Most folks call me Benj. My wife Corrie and I have two children, Daniel and Elizabeth. We hail from the Northeastern USA, Pennsylvania/New Jersey area. My training is in Biblical Studies; I received my PhD in Old Testament from the University of Stellenbosch in Western Cape, South Africa. Corrie is a music teacher (voice and piano) and a choral director, and has conducted choirs here at LCC. Our family enjoys music, sports, and traveling to see interesting historical sites.
Why did you decide to come back to Lithuania?
Our first stint at LCC was the 2014-2015 school year; at that time my responsibilities were entirely in the Theology Department. We had hoped to stay longer, but my father-in-law’s illness drew us back to Pennsylvania to help care for him and spend time with him. Sadly, he passed away in March 2016. But through some very unique circumstances, including the new research center initiative, God called us back to LCC and paved the way for us to return this past summer. When people ask us what we most love about Lithuania, I usually say, “Castles, and kepta duona,” and my wife says, “It sure isn’t the weather!” It really is the people—faculty, staff, students, and community—that make LCC and Klaipėda special, and that’s what draws us back.
Could you tell us more about The Center for Faith and Human Flourishing?
The Center for Faith and Human Flourishing is still quite new, and we—the administration and the Research Council—are still working to establish its identity and specific aims. Broadly, however, the purpose of the CFHF is to foster scholarly research at the University. LCC’s faculty is comprised of thoughtful teachers who do excellent work in their areas of specialization and also creative interdisciplinary projects. But at a small institution such as ours, faculty often struggle to find and win grants for conducting and publishing academic research: conference papers, journal articles, and books. Moreover, because our departments are small compared to those of large public universities, our faculty members rarely share areas of specialization with their colleagues (we only have one Old Testament professor, for example!). The CFHF provides a formal context for collaborative relationships with outside researchers, and will assist LCC’s researchers in seeking and obtaining funding for research activities.
Research is not simply for its own sake, however; the pursuit of truth advances LCC’s mission of providing Christian liberal arts education that transforms people for servant leadership. The CFHF will be a place for robust faith dialogue, which in its way is a microcosm of what we always hope LCC is for scholars and students: a common, international, trustworthy space for the many shades of Christian faith and beyond to discuss how religious faith can bring hope and promote human flourishing.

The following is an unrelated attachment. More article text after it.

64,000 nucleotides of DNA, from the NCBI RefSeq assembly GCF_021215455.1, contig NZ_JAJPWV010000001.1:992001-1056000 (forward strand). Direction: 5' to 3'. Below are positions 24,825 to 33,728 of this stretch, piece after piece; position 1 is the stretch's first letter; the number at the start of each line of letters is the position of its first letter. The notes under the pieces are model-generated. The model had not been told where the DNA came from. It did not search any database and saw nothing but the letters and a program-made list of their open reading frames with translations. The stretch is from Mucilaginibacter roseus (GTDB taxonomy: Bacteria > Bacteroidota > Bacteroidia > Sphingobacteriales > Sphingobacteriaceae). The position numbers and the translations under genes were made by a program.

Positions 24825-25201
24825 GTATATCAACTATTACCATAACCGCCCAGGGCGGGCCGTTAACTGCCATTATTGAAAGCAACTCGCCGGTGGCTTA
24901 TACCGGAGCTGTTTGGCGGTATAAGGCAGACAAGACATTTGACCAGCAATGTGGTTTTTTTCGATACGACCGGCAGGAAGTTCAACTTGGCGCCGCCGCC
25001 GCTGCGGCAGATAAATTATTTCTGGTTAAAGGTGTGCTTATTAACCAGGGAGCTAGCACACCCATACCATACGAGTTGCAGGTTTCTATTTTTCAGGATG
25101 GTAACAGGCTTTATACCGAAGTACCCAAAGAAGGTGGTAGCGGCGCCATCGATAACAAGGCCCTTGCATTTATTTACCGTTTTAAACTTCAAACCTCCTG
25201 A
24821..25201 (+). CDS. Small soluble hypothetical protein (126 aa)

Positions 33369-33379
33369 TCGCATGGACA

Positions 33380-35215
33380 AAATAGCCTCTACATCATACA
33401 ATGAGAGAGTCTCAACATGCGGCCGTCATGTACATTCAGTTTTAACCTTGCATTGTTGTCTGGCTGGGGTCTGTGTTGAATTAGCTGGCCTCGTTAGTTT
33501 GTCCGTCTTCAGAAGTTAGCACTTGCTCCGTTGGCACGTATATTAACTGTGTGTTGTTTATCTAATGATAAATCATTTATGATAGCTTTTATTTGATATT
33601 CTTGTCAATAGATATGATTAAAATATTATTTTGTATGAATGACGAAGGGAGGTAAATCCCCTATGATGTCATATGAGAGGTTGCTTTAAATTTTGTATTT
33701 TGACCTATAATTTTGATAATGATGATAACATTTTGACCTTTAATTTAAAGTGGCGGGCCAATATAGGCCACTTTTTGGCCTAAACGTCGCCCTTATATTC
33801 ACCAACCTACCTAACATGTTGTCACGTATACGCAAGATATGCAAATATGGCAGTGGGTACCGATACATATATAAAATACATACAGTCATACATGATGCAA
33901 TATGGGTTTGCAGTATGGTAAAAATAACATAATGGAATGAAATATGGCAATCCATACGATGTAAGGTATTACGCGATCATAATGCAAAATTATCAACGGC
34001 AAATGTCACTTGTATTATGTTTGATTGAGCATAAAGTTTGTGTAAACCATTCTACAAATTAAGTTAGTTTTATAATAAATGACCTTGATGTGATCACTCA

Many students have not heard about the CFHF since it is a new thing at LCC. What do you think students should know about it in order to engage in active learning?
Students will engage the CFHF primarily through the speakers, conferences and events. They will also learn from their professors how research works. Professors who view themselves as students—life-long learners—make the best teachers. Scholarly research is part of that ongoing pursuit of knowledge. Many students will not spend their careers doing scholarly research, and that is fine. We hope that our students will see in their faculty mentors the methods, the habits, and the attitudes of life-long learners.
One of the program goals is to “empower the faculty and student body for more and better academic engagement with important contemporary intellectual voices”. Could you comment on this and tell us what speakers we are going to hear from in the near future?
We have a great slate of speakers this semester, and we already have several lined up for next semester as well. Earlier this term, we heard from three practitioners in the social sciences, whose Christian faith motivates them to study significant obstacles to security and prosperity. Our November speakers, Jason Michael Peck and Roberta Green Ahmanson, work in the areas of philosophy, literature and aesthetics. Next semester we will host a historian and legal scholar to speak about the status of refugees in the European Union. We hope to maintain this balance of theoretical and practical topics and to encompass a wide range of approaches to the pursuit of human flourishing.
What is the role of research fellows at the Center?
Research Fellows are members of the faculty whose primary role is academic research. They may be in residence at LCC only part-time, but their research furthers LCC’s mission and the specific projects of the CFHF. My hope is that our Research Fellows and the other members of the LCC family (faculty, staff, students, community supporters) will “spread the word” about what LCC can offer as a stimulating international and multicultural context for research.
What are your goals and vision for the Center?
Besides advancing the public profile of LCC as a compelling context for research and continuing to attract thoughtful speakers, I would like to see the CFHF pursue a few specific projects that empower our full-time faculty and our Fellows to tackle important contemporary problems. I also hope to use my platform as a biblical scholar and active church worker to raise LCC’s profile in regional churches and faith-based organizations who can be partners with our faculty, our Fellows and our students in addressing the urgent concerns of our societies.